Composition and account book, 1881-1933, and 1980-1990, consists chiefly of essays, ca. 1899 and 1924-1933, written or collected by Elizabeth “Bettie” Rebecca Thomas Sampson (1848-1938) and documenting genealogical and historical information about Marlboro County.
Sampson recorded her essays and recollections, complete with a table of contents, in an 1881 account book of Marlboro County merchant J.R. Sampson. The book originally documented purchases and cotton accounts for various customers during the 1881 season to which Bettie Sampson later added editorial observations—among them “a good fellow,” “paid his debts,” “a fine teacher,” “a rich neighbor with a good wife,” and “a fine Blacksmith and honest Negro.”
Historical essays relating to Sampson’s childhood and teenage years in Marlboro County include a seven-page account titled “A Partial History of Sherman’s Raid in S. Carolina.” The paper details events in March 1865 as Union troops passed through Marlboro County and recalls the uncertainty of days marked by more rumors than newspapers in circulation. Mrs. Sampson recalls that on the third of March she and her family received a visit from Colonel Dunlap, a Confederate officer who hoped to prepare them to meet the advancing the Union army. Dunlap warned that Federal troops were then fifteen miles away at Cheraw and recommended a polite demeanor in interactions with the advancing soldiers—“He told us to be of great cheer and act in our natural, lady-like manner, be civil to them, in answering their questions...in regard to our loved ones, who had volunteered in the Confederate Army...‘Be honest or true to your colors, but not daring or rude to them.’” The essay describes interactions with Union soldiers over subsequent days, protection by a guard as requested, feeding soldiers and playing the piano for them, loss of food and horses, and other details of the encampment of Union troops on their property.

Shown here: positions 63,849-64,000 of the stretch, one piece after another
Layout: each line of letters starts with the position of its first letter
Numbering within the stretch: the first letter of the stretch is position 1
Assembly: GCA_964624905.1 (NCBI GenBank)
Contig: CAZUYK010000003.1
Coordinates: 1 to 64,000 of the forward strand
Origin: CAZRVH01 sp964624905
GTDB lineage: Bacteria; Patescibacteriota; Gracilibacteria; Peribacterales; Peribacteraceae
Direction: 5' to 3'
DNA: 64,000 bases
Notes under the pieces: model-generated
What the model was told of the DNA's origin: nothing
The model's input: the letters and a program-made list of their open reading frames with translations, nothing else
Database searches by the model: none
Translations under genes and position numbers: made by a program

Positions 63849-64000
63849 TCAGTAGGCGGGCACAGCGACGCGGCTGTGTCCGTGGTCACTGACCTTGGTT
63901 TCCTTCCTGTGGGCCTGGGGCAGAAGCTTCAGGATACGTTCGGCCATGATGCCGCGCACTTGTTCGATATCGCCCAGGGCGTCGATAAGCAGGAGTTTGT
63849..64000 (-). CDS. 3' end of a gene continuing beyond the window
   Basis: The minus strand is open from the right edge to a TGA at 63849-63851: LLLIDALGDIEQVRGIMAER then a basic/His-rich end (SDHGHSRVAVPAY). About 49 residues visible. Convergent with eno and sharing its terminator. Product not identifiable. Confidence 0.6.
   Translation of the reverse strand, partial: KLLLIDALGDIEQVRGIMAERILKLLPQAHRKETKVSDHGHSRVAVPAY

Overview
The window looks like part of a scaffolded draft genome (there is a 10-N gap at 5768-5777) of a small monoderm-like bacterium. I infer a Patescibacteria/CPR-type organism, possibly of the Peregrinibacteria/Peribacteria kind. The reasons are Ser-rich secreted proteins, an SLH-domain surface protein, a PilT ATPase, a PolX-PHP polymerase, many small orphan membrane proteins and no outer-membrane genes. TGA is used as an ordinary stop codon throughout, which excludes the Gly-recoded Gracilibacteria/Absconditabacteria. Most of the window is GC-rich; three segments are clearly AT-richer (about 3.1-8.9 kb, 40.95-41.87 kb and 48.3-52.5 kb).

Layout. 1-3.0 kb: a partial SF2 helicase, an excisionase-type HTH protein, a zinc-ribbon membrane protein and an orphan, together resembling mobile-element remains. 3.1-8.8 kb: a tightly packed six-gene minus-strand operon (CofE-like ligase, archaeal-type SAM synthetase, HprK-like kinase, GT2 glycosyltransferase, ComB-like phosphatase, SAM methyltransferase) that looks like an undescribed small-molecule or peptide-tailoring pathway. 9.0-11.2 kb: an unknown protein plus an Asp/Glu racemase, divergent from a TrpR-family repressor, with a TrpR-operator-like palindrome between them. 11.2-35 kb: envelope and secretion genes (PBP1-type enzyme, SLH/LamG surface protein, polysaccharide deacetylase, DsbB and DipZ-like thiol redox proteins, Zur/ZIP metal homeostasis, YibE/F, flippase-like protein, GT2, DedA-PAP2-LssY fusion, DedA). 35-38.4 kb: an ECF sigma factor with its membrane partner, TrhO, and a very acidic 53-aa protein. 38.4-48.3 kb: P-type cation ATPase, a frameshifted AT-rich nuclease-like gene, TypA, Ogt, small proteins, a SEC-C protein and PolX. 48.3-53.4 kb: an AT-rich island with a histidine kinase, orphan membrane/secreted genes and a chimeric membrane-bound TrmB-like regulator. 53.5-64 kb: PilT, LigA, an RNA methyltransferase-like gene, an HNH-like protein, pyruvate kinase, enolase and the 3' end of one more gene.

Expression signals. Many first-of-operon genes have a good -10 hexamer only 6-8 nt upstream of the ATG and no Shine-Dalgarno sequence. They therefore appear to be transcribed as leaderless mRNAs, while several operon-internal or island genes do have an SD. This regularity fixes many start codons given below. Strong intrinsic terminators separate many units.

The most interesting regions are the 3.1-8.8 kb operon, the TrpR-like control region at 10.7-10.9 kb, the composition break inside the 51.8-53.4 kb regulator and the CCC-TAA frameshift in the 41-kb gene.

Other topics discussed include Sampson’s childhood during the 1850s; the death of a favorite pet and resulting “cat funeral”; walking two miles to attend school; replacement of the strict “spanking teacher” with one more encouraging of her musical talents; “Big Snow of April 15, 1849,” transcribed from the Florence Times, 15 April 1916, followed by comments, 1933, noting the rarity of snow in the current day; poetry and “Song verses of olden days”; Welsh ancestry; and two Civil War stories attributed to Sampson’s sister, Mrs. D.D. McColl (Nellie Thomas McColl), “Little Billy’s Boots” and “Froddie’s Watch.”
Bettie Sampson was the daughter of the Rev. J.A.W. Thomas (1821-1896), whose biography appears along with genealogical information on various familes—Byron, Crosland, Easterling, Evans, Murray, Orrell, Sampson, Spears, Thomas, Wyatt, and others. Also included in the volume are letters, ca. 1980-1990, concerning genealogical information added by subsequent owners of the volume.